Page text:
“A solar program we’re working on involves about 1.5 million solar panels, a small portion of which are damaged and can’t be used,” Choudoir says. “Many of these have been donated to a local union training facility where laborers are using them for training purposes.”
In another case, classes from a local technical college with a solar maintenance program have visited a solar construction site, with the goal of helping to develop a local workforce capable of maintaining the solar farm for the long term.
“The good news is that we are still only scratching the surface of what is possible through sustainable EPC,” Tomashitis says. “With almost every project, we discover something new. The opportunities are endless.”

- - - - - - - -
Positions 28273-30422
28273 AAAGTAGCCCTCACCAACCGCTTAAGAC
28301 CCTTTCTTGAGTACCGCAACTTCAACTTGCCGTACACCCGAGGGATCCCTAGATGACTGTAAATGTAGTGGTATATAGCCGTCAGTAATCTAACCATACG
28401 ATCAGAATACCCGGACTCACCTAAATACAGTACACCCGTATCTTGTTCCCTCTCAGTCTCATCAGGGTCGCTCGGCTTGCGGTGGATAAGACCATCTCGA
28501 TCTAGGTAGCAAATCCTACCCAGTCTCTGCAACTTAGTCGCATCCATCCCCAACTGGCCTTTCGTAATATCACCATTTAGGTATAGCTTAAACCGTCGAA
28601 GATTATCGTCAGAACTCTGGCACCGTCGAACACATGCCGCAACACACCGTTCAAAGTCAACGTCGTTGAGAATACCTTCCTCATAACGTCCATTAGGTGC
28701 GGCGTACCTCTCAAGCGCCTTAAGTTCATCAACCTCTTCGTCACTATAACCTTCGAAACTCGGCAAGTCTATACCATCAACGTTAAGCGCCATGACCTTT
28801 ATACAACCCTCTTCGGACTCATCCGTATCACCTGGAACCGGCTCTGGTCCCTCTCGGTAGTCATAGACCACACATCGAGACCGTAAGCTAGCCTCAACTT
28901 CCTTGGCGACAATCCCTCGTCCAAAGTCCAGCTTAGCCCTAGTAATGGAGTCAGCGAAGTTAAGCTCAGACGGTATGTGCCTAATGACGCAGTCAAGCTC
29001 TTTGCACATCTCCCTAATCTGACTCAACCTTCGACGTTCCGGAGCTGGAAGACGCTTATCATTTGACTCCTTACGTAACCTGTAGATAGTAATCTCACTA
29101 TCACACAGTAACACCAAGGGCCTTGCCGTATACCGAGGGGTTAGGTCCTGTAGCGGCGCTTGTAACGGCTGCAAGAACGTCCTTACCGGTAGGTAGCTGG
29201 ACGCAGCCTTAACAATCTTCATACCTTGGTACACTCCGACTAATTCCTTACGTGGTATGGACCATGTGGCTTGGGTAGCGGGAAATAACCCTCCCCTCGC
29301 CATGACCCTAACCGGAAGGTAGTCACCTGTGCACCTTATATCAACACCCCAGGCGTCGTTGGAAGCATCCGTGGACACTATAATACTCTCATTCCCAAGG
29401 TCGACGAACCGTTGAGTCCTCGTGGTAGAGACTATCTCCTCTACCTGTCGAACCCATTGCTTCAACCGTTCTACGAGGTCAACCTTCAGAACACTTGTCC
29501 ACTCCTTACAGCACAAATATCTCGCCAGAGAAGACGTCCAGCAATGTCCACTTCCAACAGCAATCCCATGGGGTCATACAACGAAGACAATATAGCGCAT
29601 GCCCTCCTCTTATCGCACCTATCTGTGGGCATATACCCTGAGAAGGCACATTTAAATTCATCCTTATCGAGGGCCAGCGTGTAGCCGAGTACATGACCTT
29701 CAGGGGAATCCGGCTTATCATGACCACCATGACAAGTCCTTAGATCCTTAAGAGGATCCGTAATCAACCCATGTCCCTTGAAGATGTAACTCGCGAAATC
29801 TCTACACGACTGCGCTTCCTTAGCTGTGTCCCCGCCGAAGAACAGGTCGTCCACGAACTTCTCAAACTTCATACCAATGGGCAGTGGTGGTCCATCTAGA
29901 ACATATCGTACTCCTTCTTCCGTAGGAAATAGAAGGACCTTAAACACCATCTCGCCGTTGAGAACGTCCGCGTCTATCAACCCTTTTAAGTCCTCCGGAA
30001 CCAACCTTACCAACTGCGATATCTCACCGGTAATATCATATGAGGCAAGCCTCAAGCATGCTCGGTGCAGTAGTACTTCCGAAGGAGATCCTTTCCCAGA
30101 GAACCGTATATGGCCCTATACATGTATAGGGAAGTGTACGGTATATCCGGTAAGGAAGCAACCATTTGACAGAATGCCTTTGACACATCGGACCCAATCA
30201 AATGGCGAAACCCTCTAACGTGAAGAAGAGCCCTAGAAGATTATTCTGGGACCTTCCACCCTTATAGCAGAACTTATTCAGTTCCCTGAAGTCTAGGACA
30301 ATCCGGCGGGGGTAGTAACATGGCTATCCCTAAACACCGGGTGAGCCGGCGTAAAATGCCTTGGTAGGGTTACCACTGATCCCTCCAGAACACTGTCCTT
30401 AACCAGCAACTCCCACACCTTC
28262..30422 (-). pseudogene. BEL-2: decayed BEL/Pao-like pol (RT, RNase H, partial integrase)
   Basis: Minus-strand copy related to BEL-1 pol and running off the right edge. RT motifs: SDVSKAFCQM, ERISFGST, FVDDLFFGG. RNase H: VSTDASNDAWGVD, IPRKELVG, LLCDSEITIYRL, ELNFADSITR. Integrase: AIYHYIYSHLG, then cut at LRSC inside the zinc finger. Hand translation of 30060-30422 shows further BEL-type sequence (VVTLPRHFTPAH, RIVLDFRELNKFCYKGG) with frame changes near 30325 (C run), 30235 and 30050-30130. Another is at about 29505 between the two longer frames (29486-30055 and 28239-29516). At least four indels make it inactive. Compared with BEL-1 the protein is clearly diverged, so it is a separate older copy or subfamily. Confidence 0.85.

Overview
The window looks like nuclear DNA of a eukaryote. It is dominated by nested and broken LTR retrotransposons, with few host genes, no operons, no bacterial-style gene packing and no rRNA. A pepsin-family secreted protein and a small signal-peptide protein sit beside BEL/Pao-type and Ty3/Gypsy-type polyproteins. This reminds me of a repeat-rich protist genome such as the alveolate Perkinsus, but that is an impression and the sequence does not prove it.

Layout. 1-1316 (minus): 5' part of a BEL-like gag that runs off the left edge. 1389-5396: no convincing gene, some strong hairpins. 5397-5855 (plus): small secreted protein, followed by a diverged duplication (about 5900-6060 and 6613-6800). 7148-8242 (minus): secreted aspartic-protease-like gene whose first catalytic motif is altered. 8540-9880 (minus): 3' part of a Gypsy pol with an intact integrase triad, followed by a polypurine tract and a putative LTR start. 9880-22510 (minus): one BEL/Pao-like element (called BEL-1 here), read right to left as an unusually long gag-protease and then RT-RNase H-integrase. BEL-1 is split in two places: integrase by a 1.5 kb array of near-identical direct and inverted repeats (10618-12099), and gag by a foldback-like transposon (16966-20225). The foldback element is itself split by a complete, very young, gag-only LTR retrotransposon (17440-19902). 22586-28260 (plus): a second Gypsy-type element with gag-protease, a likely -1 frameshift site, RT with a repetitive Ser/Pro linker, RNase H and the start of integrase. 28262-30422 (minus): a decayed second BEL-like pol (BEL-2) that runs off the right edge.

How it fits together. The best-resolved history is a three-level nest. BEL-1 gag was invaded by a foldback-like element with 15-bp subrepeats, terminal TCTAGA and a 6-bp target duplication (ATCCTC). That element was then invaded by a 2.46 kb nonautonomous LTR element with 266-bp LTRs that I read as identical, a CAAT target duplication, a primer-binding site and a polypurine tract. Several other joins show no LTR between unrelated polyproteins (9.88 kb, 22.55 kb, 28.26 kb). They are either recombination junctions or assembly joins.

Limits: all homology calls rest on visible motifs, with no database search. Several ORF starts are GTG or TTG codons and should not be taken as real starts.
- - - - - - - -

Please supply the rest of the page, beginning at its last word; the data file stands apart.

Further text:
Glycol Recycling at Denver International Airport
The expansion of a closed underground pipe and storage pond system will make it possible for Denver International Airport to recycle and reuse more of the glycol utilized in airplane deicing. Stormwater mixed with glycol from the airport is currently captured in the underground pipe network and conveyed to lined storage ponds, where the fluid mixture is measured and stored.
“When the glycol-to-water concentration has been sampled to be in compliance with discharge permits, typically lower than 1%, the water is allowed to be discharged to the sanitary sewer system for conveyance to a wastewater treatment plant,” says Nick Tessitore, project manager at Burns & McDonnell. “Stormwater with a higher concentration of glycol is conveyed to an on-site treatment facility for recycling. It is currently estimated that approximately 60% of the glycol sprayed at the airport is captured and recycled on-site.”